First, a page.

A senior Iranian Commander has accused US authorities of being responsible for an increase in drug production in Afghanistan.
“The problem of narcotics still persists in Afghanistan as a result of negligence of foreign states towards llicit drug trade in our neighboring country,” General Ali Moayyedi told Afghan police officers at a training workshop in Tehran.
He voiced Iran’s readiness to send its anti-narcotics officers to Afghanistan to train that country’s officers.
The Islamic Republic has emerged as the leading country fighting drug trafficking after making 85 percent of the world’s total opium seizures.
Since the 1979 Islamic Revolution, Iran has lost more than 4,000 of its security forces in its war against drug smuggling.
Iranian police officials maintain that drug production in Afghanistan has undergone a 40-fold increase since the US-led invasion of the country in 2001.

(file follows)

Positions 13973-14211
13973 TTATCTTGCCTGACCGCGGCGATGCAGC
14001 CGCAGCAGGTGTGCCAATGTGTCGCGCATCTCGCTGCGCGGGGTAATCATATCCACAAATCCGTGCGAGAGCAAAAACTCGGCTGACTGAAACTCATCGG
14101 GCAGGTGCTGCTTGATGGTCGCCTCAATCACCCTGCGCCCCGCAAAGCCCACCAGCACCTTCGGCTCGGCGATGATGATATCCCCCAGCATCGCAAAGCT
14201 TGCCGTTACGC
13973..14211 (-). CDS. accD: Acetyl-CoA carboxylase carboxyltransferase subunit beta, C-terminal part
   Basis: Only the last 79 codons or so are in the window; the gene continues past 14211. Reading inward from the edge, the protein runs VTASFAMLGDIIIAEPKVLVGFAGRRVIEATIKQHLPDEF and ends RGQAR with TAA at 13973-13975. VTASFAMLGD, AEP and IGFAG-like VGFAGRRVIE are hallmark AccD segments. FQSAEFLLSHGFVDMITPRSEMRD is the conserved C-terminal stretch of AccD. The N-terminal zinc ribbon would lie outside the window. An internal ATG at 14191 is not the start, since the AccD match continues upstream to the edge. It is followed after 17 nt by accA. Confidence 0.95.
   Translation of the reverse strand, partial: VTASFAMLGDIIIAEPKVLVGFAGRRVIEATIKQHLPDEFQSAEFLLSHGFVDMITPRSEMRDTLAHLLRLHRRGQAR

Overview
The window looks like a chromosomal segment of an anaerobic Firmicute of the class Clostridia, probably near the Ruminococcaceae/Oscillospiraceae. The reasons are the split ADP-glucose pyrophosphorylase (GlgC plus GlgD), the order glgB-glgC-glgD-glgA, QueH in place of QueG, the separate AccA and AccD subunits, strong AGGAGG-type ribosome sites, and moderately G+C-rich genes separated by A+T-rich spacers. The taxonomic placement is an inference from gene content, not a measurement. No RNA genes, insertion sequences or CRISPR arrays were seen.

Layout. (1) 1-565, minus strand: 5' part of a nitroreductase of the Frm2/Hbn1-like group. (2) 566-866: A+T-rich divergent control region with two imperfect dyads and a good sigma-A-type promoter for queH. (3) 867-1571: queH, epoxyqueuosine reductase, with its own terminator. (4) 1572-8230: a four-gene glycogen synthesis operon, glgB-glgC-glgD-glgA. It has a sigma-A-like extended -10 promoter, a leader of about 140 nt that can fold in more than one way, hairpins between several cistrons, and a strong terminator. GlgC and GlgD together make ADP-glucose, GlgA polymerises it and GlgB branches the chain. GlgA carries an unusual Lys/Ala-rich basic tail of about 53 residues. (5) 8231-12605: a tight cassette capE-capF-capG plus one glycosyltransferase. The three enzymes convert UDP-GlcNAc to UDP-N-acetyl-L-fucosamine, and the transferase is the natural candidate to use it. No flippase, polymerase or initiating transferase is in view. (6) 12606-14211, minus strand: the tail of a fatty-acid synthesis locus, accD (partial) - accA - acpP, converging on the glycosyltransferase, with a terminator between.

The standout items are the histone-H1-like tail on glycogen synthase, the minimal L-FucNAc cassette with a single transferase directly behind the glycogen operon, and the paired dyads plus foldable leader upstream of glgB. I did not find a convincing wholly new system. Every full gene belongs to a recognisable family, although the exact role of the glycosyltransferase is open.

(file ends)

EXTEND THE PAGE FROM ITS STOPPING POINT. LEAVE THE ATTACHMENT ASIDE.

While Afghanistan produced only 185 tons of opium per year under the Taliban, according to the UN statistics, since the US-led invasion, drug production has surged to 3,400 tons annually. In 2007, the opium trade reached an estimated all-time production high of 8,200 tons.
Afghan and western officials blame Washington and NATO for the change, saying that allies have “overlooked” the drug problem.
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